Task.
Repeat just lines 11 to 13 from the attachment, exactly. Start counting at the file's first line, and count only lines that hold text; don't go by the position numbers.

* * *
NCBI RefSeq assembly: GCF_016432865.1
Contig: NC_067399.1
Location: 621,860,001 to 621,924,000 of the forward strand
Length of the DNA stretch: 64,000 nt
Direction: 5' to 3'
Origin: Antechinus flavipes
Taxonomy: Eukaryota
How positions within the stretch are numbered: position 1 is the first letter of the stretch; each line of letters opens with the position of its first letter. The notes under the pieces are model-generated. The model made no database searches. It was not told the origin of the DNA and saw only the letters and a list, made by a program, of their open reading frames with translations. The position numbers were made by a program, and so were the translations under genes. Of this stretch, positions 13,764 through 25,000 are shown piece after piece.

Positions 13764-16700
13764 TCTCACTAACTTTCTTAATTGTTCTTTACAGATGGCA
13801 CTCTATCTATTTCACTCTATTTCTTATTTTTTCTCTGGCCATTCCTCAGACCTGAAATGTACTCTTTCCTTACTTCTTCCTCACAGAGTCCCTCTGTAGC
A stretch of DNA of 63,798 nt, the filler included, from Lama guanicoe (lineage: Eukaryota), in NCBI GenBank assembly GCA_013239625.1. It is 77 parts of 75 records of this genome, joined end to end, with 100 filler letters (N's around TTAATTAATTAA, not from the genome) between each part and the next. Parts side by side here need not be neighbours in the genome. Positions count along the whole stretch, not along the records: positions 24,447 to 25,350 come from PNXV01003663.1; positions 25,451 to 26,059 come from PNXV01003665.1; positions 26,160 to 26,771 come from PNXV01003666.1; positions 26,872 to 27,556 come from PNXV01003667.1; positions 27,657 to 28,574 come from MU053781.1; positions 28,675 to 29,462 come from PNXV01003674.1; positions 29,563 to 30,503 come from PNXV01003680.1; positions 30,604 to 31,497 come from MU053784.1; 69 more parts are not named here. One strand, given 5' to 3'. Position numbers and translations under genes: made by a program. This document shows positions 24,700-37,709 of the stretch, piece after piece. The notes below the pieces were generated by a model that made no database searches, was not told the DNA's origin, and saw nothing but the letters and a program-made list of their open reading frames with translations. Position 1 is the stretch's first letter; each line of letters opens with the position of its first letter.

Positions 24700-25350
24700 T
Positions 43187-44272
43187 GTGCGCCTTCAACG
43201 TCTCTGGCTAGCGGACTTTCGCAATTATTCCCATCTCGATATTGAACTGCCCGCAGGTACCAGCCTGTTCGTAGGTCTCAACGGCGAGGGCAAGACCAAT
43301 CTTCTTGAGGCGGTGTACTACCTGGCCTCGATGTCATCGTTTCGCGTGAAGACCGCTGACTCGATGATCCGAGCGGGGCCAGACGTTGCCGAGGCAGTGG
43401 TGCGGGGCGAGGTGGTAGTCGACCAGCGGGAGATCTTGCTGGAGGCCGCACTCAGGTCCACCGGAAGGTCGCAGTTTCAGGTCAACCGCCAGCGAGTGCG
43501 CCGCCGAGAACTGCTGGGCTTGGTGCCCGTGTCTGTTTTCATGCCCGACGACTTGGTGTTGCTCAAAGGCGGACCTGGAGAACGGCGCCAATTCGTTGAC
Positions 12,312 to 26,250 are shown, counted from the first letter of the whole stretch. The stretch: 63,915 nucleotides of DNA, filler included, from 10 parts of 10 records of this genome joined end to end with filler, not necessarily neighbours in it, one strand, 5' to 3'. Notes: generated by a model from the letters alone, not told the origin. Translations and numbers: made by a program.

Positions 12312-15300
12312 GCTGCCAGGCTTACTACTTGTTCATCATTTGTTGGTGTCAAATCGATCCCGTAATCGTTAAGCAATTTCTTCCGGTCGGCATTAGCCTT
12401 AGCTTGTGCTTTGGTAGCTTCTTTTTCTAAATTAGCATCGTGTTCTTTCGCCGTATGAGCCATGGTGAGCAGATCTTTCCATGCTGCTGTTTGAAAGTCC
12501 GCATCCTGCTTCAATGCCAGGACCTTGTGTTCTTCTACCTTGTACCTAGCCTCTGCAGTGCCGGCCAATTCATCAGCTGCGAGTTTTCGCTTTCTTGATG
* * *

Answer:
13801 CTCTATCTATTTCACTCTATTTCTTATTTTTTCTCTGGCCATTCCTCAGACCTGAAATGTACTCTTTCCTTACTTCTTCCTCACAGAGTCCCTCTGTAGC
A stretch of DNA of 63,798 nt, the filler included, from Lama guanicoe (lineage: Eukaryota), in NCBI GenBank assembly GCA_013239625.1. It is 77 parts of 75 records of this genome, joined end to end, with 100 filler letters (N's around TTAATTAATTAA, not from the genome) between each part and the next. Parts side by side here need not be neighbours in the genome. Positions count along the whole stretch, not along the records: positions 24,447 to 25,350 come from PNXV01003663.1; positions 25,451 to 26,059 come from PNXV01003665.1; positions 26,160 to 26,771 come from PNXV01003666.1; positions 26,872 to 27,556 come from PNXV01003667.1; positions 27,657 to 28,574 come from MU053781.1; positions 28,675 to 29,462 come from PNXV01003674.1; positions 29,563 to 30,503 come from PNXV01003680.1; positions 30,604 to 31,497 come from MU053784.1; 69 more parts are not named here. One strand, given 5' to 3'. Position numbers and translations under genes: made by a program. This document shows positions 24,700-37,709 of the stretch, piece after piece. The notes below the pieces were generated by a model that made no database searches, was not told the DNA's origin, and saw nothing but the letters and a program-made list of their open reading frames with translations. Position 1 is the stretch's first letter; each line of letters opens with the position of its first letter.

Positions 24700-25350